The U.S. Environmental Protection Agency has announced controls on carbon emissions from new power plants in the cause of combating climate change. Practical questions about technological feasibility and cost may legitimately surround this action. But the core argument is between those who take climate change seriously and those who do not.
The Obama Administration, buttressed by scientific consensus, is a believer. These proposed standards are the first action in the climate action plan the President announced in June.
Under the rules, large turbines fired by natural gas would have to meet a limit of 1,000 pounds of carbon dioxide per megawatt-hour. Small gas turbines would face a limit of 1,100 pounds.
New coal-fired units would have to meet a limit of 1,100 pounds of carbon dioxide per megawatt-hour. But they could average emissions over many years, giving them operating flexibility.
Power plants are logical places to focus. The electricity power sector emits one-third of all greenhouse gas emissions, and three-fifths of stationary- source emissions.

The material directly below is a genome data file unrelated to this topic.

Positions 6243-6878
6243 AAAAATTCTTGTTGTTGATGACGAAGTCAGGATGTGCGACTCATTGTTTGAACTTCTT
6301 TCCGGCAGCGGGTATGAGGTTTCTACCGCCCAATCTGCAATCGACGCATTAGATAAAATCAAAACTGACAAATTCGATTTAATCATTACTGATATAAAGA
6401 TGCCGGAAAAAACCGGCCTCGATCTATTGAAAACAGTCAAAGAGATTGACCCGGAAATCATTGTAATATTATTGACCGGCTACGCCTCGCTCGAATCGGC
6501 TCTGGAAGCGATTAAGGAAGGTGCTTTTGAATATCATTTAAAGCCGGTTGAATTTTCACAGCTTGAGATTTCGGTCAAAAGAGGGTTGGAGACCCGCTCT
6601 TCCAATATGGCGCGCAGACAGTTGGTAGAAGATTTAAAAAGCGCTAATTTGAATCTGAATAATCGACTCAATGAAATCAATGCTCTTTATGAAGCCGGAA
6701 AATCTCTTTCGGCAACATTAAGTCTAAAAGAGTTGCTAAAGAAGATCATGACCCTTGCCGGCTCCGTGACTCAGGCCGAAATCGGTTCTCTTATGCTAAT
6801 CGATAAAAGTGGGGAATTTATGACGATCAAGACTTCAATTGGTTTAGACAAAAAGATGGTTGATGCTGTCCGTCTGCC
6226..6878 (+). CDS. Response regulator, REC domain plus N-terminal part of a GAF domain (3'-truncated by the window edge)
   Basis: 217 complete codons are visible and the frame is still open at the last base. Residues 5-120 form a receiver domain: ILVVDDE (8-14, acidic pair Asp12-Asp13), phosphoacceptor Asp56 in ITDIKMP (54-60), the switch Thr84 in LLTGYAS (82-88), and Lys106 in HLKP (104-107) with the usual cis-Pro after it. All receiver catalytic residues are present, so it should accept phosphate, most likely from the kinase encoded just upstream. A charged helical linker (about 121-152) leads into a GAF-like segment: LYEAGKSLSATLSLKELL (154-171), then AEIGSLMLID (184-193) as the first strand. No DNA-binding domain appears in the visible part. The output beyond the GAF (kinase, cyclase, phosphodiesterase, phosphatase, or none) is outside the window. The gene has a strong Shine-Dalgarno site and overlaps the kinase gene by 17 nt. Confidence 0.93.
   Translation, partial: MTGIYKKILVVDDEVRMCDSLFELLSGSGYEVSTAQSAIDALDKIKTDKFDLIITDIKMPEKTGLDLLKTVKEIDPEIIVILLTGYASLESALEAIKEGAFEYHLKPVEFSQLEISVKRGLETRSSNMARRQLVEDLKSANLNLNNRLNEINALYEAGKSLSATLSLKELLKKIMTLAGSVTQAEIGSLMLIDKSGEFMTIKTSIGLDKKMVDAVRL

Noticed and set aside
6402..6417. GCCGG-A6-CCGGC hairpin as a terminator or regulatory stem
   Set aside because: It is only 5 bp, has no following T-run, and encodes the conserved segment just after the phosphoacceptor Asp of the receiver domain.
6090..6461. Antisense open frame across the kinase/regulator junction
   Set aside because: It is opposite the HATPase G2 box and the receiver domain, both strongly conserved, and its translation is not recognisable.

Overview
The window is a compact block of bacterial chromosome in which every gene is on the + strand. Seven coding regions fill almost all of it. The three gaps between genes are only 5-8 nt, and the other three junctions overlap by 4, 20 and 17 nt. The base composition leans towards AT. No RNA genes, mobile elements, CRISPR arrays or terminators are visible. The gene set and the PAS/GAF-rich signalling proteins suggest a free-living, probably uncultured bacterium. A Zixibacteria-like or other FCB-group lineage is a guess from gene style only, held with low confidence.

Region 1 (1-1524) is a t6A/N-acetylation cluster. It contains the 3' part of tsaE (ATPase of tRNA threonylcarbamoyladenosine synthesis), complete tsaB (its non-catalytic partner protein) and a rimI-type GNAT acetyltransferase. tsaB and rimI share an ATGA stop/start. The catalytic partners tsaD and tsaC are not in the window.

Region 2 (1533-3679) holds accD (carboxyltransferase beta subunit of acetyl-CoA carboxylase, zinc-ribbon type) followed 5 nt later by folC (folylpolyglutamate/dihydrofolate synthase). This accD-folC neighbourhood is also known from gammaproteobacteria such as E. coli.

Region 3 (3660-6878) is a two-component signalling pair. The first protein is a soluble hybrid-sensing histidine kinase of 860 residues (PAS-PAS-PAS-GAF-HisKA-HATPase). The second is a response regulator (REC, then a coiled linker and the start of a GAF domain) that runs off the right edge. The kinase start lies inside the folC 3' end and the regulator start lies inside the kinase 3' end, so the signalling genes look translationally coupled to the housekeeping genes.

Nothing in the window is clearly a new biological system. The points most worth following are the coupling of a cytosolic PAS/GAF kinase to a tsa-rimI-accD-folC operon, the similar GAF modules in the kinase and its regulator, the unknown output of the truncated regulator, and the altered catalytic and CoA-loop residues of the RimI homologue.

In announcing the standards, EPA Administrator Gina McCarthy called climate change “one of the most significant public health challenges of our time.” Groups such as the American Lung Association back the standards because they recognize that warmer temperatures may increase ozone and smog, which are linked to serious health effects such as asthma, heart attacks, and stroke.
Yet to critics of the standards in industry and Congress, it’s all supposedly about jobs and the economy, and saving coal’s traditional place in energy production. The economy decides every day that cleaner natural gas will play a greater role in energy production.
U.S. leaders should be protecting Americans’ lungs, and trying to limit the planet’s vulnerability to the wildly erratic weather that is climate change’s increasingly obvious calling card.
The EPA is doing its job. America can’t solve climate change by itself, but it can show the way for a country such as China, which is choking on its pollution.